UK Data Service data catalogue record for:
|Title:||Older people's perceptions and experiences of strengths and vulnerabilities across the UK food system|
|Depositor:||Wendy Wills, University of Hertfordshire|
Wendy Wills, University of Hertfordshire
Economic and Social Research Council
|Other acknowledgements:||Angela Dickinson|
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Abstract copyright data collection owner.The study used an ethnographic methodological approach, drawing on a number of methods, including 'go-along' tours of the participant's kitchen and accompanied trips to places where food was acquired, eg supermarkets, allotments and lunch clubs. The ways that vulnerability linked to the food system might operate for different groups of older people is not straightforward but a framework for assessing different domains of vulnerability - exposure, threats, coping capacities and outcomes is proposed. Trust is thought to be an integral part of relationship building between actors in the food system and consumers are increasingly being viewed as having an active role in the trust relationship. It is unclear whether and how civil society actors within the food system undertake to build and market trust or whether the mechanisms by which trust operates or is perceived by consumers is different when the commercial sector is not involved. Assessing older people's own views on trust and their experience of different actors at the point that food is acquired is therefore important.
Like the rest of the developing world the UK is experiencing demographic change. There are currently 10.8 million people aged 65 or over in the UK and over 1.4 million are aged 85 or over. The numbers of centenarians has nearly quadrupled since 1981, from 2,600 to over 12,000 in 2010. The number of people aged 60+ is expected to be more than 20 million in the UK by 2031 and the number of individuals aged over 85 years is predicted to double in the next 20 years and nearly treble in the next 30 (Age UK 2013). A significant minority of older people have ongoing health conditions and for those aged over 85 up to two thirds has a disability or limiting long term illness. Two thirds of NHS clients are aged 65 and over (Philip 2007). Such statistics and demographic shifts highlight that addressing when, how and why older people might become vulnerable through the food that they eat should be a research priority in terms of impact on the UK food system, quality of life for individuals, better public health outcomes, reducing the burden of disease and disability not to mention the resultant economic benefits for the UK. Whilst food security and the UK food system itself are relatively secure, the potential for older people to become vulnerable could be strengthened, weakened or influenced by a number of external factors, though no research has explored such factors broadly in relation to the older population. Older people might disproportionately acquire food from different parts of the food supply chain and civil society compared with other groups of the population as they are perhaps more likely to encounter food delivery services marketed directly at them and the health professionals who care for them and through social enterprises serving food, such as 'meals on wheels' and Age UK lunch clubs. We have reviewed the datasets available via the UK Data Service and found none matches the study objectives. New data will therefore be collected and a qualitative approach used. In the first phase of the study the research team will use interviews, photography/photo-elicitation, video observation and other techniques designed to engage participants including the use of diaries with 25 households drawing on a broadly ethnographic approach to investigate the food acquisition practices and perceptions of trust of a range of household types incorporating individuals aged 60+ years. These findings will inform 4-6 focus groups with older people (Phase Two). Finally, a consensus event with stakeholders from across the UK food system will be organised to debate and critique the findings from the first two phases (Phase Three). To maximise public engagement, and ability of a lay audience to more fully participate in the study, we will develop an interactive exhibition. Members of the public, through the Public Involvement in Research group, will be a key part of the approach taken throughout the research.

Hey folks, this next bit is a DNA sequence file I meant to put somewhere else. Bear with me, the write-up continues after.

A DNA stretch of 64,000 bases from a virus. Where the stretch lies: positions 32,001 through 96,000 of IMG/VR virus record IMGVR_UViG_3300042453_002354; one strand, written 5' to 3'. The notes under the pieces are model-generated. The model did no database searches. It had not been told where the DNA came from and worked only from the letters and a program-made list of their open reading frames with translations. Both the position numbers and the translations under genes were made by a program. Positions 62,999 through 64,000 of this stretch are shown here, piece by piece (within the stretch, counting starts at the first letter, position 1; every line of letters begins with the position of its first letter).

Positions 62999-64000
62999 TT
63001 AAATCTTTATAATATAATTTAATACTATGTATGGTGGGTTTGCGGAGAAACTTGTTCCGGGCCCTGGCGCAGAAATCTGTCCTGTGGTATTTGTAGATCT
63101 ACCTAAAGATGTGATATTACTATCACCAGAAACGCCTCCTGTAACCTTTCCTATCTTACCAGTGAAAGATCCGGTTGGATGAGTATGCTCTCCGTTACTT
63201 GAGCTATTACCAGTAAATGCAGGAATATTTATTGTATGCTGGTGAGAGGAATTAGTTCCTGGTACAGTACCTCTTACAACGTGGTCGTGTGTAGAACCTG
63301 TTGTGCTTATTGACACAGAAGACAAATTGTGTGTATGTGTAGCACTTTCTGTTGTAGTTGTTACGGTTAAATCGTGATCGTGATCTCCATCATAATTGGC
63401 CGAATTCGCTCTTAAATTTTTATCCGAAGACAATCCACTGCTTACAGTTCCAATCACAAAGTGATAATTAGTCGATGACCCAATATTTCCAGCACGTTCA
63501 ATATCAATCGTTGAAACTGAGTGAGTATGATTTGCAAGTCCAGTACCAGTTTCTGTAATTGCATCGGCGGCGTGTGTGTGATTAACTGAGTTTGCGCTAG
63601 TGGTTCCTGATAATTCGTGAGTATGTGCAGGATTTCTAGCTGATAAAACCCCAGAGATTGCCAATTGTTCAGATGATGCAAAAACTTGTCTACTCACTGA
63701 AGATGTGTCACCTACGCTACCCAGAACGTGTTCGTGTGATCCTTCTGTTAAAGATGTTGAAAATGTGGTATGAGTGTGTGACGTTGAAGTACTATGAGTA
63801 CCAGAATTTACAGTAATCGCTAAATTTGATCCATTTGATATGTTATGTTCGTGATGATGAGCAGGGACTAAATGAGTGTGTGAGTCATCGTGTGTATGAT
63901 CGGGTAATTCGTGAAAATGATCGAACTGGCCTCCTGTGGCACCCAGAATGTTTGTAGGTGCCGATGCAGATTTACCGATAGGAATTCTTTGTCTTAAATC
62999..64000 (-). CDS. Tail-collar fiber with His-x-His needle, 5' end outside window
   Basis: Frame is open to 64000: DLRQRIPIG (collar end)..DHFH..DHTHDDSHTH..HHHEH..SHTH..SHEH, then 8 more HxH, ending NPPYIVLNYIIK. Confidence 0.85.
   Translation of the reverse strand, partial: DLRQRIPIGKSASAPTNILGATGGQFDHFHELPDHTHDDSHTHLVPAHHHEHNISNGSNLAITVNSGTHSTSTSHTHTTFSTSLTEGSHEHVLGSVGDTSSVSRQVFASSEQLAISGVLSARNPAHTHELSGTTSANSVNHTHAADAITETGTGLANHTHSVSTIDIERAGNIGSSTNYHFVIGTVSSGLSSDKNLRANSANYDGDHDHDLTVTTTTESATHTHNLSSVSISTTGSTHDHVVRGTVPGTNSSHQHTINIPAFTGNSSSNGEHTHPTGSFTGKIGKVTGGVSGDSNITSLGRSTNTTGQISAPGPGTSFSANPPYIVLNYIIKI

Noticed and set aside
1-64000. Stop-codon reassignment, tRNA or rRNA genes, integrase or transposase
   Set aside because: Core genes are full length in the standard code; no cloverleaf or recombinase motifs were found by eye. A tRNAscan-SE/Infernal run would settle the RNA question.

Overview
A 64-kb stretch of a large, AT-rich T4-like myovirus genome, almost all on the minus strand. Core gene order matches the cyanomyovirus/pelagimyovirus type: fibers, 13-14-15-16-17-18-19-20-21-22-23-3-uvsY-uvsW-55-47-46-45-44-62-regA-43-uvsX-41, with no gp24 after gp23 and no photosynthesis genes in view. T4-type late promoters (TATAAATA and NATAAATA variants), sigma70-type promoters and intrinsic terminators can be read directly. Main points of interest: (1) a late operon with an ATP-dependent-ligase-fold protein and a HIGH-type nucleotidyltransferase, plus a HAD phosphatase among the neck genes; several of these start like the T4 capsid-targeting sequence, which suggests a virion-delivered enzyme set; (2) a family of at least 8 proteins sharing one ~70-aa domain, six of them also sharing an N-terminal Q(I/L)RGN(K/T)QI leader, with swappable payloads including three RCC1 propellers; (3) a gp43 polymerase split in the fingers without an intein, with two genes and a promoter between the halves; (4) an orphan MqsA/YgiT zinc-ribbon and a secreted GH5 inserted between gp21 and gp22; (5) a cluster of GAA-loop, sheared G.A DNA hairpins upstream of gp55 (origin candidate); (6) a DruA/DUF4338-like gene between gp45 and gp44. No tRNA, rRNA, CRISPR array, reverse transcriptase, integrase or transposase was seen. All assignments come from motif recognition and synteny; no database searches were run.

|Dates of fieldwork:||01 October 2014 - 01 February 2017|
Events and processes
Families and households
|Kind of data:||
|Method of data collection:||
The data collection includes video, transcripts and photographs from participants. Other methods included informal unstructured conversations/interviews, food records, photography (some participants took photos as well as researcher photographs), video (captured by participants and researchers). Video included kitchen food-based activity and video of shopping trips.
|Date of release:|
|First edition:||13 June 2018|
|Latest edition:||13 June 2018 (minor amendments only)|
|Copyright:||Wendy Wills, University of Hertfordshire|
|Access conditions:||The UK Data Archive has granted a dissemination embargo. The embargo will end in February 2019 and the data will then be available in accordance with the access level selected.|
|Availability:||UK Data Service|
|Contact:||Wendy Wills, University of Hertfordshire|